Striking NHS workers demonstrating in Dulwich, south London, in 1982 (Pic: John Sturrock)
The early 1970s were a tremendous time to be a trade unionist. The Tory government and the employers were on the ropes as strikes landed blows for better pay. And rather than national trade union leaders being in charge of action, rank and file activists often held the reins of power.
But NHS workers must have felt as if the era of militancy was passing them by. Most clinical staff regarded themselves as “professionals” and dared not strike. And it was widely thought that ancillary workers—such as porters, cooks, cleaners—were too weak to fight.
There had never been a strike in the NHS before, and union organisation was patchy at best. As a result pay was terrible, especially for the workers at the bottom of the scale.
“The trade union leaders weren’t really interested in us,” remembers Bill Geddes. He was a senior shop steward in the Nupe union at Hammersmith Hospital in west London.
“Most ancillary workers were women,” said Bill. “At my work, many had come from Spain or Portugal on temporary visas, or were part of the Windrush Generation. These people were angry and determined to fight.
“If ever I had to go to a ‘tricky’ meeting with management I’d take about 20 of them with me. The Jamaican women in particular had no hesitation in tearing a strip off the bosses. They’d leave them shaking in their chairs.”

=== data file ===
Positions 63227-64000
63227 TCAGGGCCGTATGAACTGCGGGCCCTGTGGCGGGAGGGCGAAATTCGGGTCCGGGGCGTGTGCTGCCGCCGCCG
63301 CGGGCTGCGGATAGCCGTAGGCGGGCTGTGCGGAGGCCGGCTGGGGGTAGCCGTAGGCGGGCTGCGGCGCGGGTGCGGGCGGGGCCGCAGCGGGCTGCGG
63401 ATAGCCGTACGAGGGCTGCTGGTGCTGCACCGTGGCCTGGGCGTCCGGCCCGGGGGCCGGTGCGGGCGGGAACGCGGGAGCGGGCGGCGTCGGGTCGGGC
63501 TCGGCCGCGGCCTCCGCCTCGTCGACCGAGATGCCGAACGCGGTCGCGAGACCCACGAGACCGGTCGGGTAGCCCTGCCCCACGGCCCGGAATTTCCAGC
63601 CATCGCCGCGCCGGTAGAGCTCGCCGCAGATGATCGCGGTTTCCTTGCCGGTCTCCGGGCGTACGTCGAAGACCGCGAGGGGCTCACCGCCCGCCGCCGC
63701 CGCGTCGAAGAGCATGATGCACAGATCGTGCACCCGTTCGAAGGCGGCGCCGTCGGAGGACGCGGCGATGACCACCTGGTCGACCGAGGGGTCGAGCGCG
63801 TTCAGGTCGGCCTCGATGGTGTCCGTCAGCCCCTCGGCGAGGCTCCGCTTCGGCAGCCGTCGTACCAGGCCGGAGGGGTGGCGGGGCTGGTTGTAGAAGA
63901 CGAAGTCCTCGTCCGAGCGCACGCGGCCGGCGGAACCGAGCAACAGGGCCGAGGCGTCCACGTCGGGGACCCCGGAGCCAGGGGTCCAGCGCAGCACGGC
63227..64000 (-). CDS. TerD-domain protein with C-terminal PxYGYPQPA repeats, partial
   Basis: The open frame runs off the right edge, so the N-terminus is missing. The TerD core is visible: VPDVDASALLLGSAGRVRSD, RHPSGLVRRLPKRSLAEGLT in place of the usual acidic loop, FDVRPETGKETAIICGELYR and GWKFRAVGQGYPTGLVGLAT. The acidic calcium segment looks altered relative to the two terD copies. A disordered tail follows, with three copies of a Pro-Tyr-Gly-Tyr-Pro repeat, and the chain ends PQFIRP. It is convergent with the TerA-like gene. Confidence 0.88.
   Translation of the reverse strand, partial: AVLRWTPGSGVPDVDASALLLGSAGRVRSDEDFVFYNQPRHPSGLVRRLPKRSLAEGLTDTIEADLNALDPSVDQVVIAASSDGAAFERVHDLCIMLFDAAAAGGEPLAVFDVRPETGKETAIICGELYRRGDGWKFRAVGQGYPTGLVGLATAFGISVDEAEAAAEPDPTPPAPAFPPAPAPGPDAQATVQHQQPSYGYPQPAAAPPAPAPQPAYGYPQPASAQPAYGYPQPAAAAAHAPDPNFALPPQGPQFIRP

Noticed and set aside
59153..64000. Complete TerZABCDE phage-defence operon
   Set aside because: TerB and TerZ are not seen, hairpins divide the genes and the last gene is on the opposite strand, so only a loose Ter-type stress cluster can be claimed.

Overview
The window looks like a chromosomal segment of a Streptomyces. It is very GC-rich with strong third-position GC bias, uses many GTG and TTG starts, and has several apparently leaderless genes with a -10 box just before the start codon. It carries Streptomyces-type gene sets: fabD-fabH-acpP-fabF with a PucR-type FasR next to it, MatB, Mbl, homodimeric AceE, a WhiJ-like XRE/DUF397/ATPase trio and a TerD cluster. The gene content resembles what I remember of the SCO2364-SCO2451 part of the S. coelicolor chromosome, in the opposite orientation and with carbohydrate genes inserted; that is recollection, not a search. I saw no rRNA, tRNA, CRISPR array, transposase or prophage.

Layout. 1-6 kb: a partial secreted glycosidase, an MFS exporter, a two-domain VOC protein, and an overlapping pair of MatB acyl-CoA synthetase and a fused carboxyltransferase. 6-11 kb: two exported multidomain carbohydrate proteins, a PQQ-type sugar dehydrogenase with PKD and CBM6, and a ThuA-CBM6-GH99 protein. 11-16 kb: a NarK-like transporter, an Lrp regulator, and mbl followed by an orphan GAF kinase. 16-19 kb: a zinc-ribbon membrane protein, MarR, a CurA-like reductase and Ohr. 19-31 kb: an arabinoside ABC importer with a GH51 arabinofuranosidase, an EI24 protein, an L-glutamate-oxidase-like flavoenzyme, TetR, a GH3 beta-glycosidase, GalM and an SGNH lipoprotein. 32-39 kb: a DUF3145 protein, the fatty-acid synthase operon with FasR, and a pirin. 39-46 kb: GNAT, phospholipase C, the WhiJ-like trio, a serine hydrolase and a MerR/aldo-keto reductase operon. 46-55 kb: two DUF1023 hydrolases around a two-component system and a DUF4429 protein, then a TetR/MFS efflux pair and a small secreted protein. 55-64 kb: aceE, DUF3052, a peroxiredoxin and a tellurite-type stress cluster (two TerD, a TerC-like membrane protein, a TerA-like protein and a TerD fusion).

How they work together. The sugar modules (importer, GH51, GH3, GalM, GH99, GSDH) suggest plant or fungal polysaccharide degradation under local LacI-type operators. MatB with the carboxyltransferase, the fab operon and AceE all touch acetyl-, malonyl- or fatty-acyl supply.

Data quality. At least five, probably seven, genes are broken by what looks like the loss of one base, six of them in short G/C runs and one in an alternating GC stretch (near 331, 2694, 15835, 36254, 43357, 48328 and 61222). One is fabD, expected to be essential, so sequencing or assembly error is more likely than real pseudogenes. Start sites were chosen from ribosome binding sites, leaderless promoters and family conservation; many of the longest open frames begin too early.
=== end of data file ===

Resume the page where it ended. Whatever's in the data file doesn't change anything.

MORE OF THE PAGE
In 1972 a mood of militancy finally started to spread through the NHS when the government pay deal offered £1.80 to women and £2 to men.
Bill joined other rank and file union activists to plan unofficial strikes. They knew it would take more than the half-day strike the union was offering to win.
Unofficial action spread and pushed the union to catch up
They also knew that rank and file members were far stronger than the leadership bargained for.
These stewards demanded an £8 a week pay rise, shorter hours, longer holidays and equal pay for women, while union officials sought just £4 a week.
Unofficial action spread and pushed the union to catch up. Nupe’s half‑day strike in December involved 55,000 workers, and in many areas was unofficially extended to last the whole day.
On the picket line at Charing Cross hospital in London in 1988 (Pic: John Sturrock)
There was now massive pressure on the union to call an indefinite strike. In meeting after meeting Nupe members voted for one, but the leadership wouldn’t allow it. Instead, it offered week-long selective strikes.
Pressure on the government grew as nurses in the Cohse union voted four to one for industrial action and ancillaries at over 240 hospitals struck.